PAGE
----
If you find yourself looking for work this summer, keep in mind you may be able to deduct your job hunting expenses. In its series of Summer Tax Tips, the IRS has provided guidance on deducting job search expenses. To qualify for deduction, your job search must be for a new job in your present occupation or profession. Job search expenses are not deductible if:
- You are looking for a new job in a new occupation;
- There was a substantial break between the ending of your last job and the beginning of your search for a new one; or
- You are looking for a job for the first time
You can deduct amounts you spend on preparing and mailing résumés to prospective employers. You can also deduct employment and outplacement agency fees you incur in looking for a new job. If you travel in search of a job, you may be able to deduct travel expenses if the trip is primarily for job hunting. You can elect to use the standard mileage rate to calculate car expenses, which is 56.5 cents per mile for 2013. Even if travel expenses are not deductible because the trip is primarily for personal activity, you can still deduct any job search expenses you incur while you are in the area.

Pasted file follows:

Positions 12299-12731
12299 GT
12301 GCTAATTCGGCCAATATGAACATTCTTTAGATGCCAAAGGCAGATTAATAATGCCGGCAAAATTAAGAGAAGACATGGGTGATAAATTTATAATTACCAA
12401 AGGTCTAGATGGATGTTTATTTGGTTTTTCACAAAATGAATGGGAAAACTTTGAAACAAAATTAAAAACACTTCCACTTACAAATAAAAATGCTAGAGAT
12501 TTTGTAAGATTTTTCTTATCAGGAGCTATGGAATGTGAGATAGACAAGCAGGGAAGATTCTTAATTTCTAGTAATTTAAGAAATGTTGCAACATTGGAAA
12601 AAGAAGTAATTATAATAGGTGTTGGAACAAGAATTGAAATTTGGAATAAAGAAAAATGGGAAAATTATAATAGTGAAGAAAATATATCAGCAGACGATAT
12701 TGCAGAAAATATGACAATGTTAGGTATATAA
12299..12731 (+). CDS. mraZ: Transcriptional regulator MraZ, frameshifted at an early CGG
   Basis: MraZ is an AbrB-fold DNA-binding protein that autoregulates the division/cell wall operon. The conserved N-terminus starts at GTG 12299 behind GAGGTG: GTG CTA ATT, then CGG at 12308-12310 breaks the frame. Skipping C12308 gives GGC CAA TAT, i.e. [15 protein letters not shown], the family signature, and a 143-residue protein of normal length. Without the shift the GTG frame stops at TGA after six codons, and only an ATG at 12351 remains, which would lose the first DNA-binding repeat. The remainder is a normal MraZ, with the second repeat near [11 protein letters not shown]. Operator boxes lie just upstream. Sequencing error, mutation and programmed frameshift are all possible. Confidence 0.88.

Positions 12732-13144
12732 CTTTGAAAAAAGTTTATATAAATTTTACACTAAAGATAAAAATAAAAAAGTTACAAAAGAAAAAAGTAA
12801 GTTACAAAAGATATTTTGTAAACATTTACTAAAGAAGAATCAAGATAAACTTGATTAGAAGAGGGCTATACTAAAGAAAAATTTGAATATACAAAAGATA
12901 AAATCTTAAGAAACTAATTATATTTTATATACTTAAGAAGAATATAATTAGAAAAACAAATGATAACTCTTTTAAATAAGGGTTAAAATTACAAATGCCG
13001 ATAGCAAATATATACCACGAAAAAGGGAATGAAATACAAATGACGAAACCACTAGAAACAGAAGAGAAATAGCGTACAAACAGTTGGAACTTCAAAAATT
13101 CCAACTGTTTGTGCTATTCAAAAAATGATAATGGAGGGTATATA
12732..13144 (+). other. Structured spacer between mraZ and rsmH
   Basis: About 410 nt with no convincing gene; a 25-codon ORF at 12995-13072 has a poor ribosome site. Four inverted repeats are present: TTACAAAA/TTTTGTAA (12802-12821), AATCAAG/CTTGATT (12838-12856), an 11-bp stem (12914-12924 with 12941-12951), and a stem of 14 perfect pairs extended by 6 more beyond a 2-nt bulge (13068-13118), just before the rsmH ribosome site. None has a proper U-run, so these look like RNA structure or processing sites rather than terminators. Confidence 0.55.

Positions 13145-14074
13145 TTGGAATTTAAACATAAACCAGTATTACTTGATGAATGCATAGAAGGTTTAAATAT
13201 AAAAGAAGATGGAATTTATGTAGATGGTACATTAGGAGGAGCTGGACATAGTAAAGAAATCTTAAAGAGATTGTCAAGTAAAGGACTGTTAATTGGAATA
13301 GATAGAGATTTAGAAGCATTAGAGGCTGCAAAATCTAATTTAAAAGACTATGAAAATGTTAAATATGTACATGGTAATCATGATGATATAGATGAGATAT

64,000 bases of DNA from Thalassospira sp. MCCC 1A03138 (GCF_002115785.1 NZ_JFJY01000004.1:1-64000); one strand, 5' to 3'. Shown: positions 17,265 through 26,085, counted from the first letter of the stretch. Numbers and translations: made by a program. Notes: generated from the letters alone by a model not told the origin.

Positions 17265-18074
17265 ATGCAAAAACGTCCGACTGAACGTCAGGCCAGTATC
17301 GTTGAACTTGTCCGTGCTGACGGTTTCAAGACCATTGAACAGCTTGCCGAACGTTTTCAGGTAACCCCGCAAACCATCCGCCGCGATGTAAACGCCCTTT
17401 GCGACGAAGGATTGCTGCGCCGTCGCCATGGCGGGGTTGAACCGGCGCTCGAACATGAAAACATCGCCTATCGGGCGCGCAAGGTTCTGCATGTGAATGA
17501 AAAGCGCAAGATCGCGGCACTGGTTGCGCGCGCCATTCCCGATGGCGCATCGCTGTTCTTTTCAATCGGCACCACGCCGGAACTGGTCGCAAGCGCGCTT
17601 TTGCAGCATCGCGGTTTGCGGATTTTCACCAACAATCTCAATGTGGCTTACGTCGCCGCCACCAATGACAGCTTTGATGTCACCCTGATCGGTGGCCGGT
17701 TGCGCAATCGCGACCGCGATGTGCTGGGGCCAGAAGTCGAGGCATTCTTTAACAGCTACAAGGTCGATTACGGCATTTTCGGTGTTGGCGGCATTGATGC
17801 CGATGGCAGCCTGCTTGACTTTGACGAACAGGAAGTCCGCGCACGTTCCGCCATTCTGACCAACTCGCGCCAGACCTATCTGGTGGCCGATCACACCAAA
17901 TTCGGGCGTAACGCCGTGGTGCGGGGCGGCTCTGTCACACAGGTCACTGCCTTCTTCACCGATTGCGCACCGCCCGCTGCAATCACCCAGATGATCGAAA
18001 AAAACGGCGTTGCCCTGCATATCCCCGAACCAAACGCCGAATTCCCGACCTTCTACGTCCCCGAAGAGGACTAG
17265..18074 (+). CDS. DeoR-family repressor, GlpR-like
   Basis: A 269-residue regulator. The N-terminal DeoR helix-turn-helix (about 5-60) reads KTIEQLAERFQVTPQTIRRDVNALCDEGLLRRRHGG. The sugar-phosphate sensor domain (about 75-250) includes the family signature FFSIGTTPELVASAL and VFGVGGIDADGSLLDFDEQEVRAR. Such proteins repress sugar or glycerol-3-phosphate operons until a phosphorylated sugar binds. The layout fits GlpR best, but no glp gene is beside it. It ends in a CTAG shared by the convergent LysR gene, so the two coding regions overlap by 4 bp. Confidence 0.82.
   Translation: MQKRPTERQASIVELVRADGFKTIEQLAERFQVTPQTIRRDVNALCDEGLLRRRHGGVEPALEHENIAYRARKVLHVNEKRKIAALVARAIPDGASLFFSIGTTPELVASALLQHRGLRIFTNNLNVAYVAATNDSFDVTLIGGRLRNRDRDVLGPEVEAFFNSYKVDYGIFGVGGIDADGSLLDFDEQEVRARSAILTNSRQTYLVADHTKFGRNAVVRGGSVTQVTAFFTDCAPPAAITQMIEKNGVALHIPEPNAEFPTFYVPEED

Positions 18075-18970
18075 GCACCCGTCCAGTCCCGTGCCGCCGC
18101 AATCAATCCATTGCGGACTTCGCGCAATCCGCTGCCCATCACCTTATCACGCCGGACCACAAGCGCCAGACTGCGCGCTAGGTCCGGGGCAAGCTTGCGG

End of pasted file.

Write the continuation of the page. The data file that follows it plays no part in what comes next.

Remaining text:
For any otherwise deductible job search expense, if your employer or any other party reimburses you for an expense, you may not deduct it.
Job search expenses are considered miscellaneous itemized deductions. Deductible job search expenses are first combined with all other miscellaneous itemized deductions, and then you may deduct the amount exceeding two percent of your adjusted gross income.
Mitch Maahs, summer associate at the Davis Brown Law Firm and law student at the University of Iowa College of Law, Class of 2014.